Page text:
Accelerating the introduction of new therapies is a dynamic topic throughout the global healthcare community. The FDA and EMA have developed fast-track review-and-approval processes for novel agents in rare diseases. Advocacy organizations maintain media pressure on government and businesses to improve care of elderly and underserved populations. And healthcare companies are in merger frenzy as small biotech companies with breakthrough discoveries pop up before being acquired just as quickly by big pharma.
For all the urgency, however, one hurdle continues to beleaguer the process of getting new medicines to the patients who need them: coverage and reimbursement. The problem stems from a lack of available pharmacoeconomic data to accelerate reimbursement of new therapies at launch. And it’s a problem that many experts are looking to the clinical research industry to solve.
Currently, the time between approval and reimbursement varies greatly by country, making it difficult to prioritize global market entries. In the U.S., the FDA approves products on a clinical basis, but doesn’t weigh in on reimbursement. Products are available immediately following FDA approval, and negotiations are conducted between pharma companies and payers.
But in the E.U., the EMA approves products on a clinical basis, and then each individual country evaluates for reimbursement. Each country varies with regard to timing of product availability following EMA approval. Countries evaluate a value dossier to determine cost-benefit. E.U. countries vary from being reimbursed immediately at launch to taking more than a year post-approval to achieve reimbursement. In some countries there are opportunities to launch immediately, with benefit assessment occurring later.
Today, pharma companies place countries in tiers based on opportunity to command high price, and on time to approval. Launch sequence is driven mainly by an expected reimbursement timeline. Countries such as Great Britain and Germany generally yield high prices and tend to follow their own internal metrics for pricing, while others like Poland yield lower prices and follow international price-referencing rules.
There is an opportunity to exert more influence, but it requires a shift in clinical trial measures, and the data being collected.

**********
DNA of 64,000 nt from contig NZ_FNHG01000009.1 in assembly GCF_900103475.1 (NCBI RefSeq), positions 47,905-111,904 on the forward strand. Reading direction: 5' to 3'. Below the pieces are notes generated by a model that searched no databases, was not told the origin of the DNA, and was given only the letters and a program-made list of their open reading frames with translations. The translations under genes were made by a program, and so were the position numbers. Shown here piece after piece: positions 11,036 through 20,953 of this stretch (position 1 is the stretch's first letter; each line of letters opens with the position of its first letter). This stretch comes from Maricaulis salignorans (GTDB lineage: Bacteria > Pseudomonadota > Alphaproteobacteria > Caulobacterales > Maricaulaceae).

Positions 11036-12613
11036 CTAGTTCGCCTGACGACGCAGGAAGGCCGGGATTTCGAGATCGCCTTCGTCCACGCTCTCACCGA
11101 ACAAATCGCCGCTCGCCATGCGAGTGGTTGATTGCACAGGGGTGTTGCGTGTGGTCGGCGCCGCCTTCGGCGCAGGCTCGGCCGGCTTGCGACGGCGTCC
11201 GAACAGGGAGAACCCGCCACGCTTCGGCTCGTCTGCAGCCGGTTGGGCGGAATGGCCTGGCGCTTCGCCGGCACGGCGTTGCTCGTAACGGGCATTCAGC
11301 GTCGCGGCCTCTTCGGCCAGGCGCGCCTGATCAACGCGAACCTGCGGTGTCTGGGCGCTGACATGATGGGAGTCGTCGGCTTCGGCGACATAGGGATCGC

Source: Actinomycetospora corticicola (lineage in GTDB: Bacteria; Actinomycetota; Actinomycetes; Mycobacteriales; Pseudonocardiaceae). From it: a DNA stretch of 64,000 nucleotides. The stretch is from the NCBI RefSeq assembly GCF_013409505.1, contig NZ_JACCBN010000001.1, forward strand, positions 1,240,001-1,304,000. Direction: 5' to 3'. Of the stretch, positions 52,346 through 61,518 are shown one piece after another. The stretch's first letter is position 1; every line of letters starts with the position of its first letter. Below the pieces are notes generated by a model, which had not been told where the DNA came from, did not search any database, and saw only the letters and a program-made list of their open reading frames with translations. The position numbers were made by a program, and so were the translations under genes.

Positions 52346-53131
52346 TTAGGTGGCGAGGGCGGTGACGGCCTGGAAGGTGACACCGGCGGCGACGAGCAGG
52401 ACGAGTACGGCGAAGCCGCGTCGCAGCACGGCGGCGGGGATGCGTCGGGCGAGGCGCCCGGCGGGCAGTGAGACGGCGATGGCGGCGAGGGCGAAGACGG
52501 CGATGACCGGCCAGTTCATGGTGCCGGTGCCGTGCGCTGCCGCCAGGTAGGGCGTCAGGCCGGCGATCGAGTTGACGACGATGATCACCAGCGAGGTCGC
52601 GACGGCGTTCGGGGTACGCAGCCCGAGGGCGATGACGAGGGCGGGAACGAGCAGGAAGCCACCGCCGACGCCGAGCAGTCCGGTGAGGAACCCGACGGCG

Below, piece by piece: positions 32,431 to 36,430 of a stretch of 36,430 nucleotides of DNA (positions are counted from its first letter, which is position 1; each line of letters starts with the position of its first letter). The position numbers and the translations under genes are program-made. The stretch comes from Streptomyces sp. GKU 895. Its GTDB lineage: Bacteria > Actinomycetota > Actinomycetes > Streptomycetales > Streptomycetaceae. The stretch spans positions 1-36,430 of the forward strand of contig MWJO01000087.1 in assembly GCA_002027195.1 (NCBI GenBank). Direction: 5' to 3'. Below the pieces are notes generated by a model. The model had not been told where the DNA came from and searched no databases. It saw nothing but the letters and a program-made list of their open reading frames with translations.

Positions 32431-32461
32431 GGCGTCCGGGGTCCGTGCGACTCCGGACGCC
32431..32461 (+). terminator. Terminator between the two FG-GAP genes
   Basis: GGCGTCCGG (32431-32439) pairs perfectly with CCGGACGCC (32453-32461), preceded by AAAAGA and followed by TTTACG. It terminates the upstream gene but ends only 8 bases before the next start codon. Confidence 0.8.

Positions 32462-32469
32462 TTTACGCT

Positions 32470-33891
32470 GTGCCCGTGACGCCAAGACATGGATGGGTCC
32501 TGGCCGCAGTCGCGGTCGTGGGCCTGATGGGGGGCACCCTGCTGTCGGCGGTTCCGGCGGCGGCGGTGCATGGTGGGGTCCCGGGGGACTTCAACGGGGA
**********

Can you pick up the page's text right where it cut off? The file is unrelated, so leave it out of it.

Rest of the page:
If the goal is to reduce and standardize the expected number of days from approval to reimbursement across countries, then generating the pharmacoeconomic evidence necessary to achieve that goal may fundamentally change not only the strategic objectives for research and development, but operational imperatives for how research is conducted.
The clinical trial process will need to be redefined to ensure that appropriate data are generated throughout the clinical trial process to support the overall pharmacoeconomic value of a new drug and meet a future demand for value-based medical practices.
Current standards of practice are based on principles of evidence-based medicine, which has limitations when it comes to real-world evaluation of value. By focusing on fundamental clinical evidence alone, the importance of an intervention may be overstated. For instance, a drug that prolongs life by three months—but worsens the patient’s quality of life with side effects like increased infection rates, vomiting and sensory impairment—is not necessarily providing value.
Conversely, evidence-based medicine can underestimate the value of an intervention. Modern treatments that are more targeted and more tolerable, may provide better overall value, even if there is no additional clinical survival benefit. Patients deserve the benefits of advanced science that yield more humane products than were available 30 or 40 years ago. In a global survey I conducted earlier this year, respondents indicated there are clear and unmet needs when it comes to value-based metrics, like conducting trials with real-world populations that may be older and in poor health, or who simply have more comorbidities than patients who are selected for trial participation.
As clinical research evolves toward value-based medicine, professionals in the industry will have to become familiar with the , including the selection of health policy-relevant comparators, analytical techniques, measurement of health gain by quality-adjusted life-years, and strategic pricing of pharmaceuticals.
It will require understanding of the comparative advantages and disadvantages of economic evaluation alongside clinical trials, naturalistic pharmacoeconomic studies, and economic modeling on the basis of prospectively collected clinical trial data.
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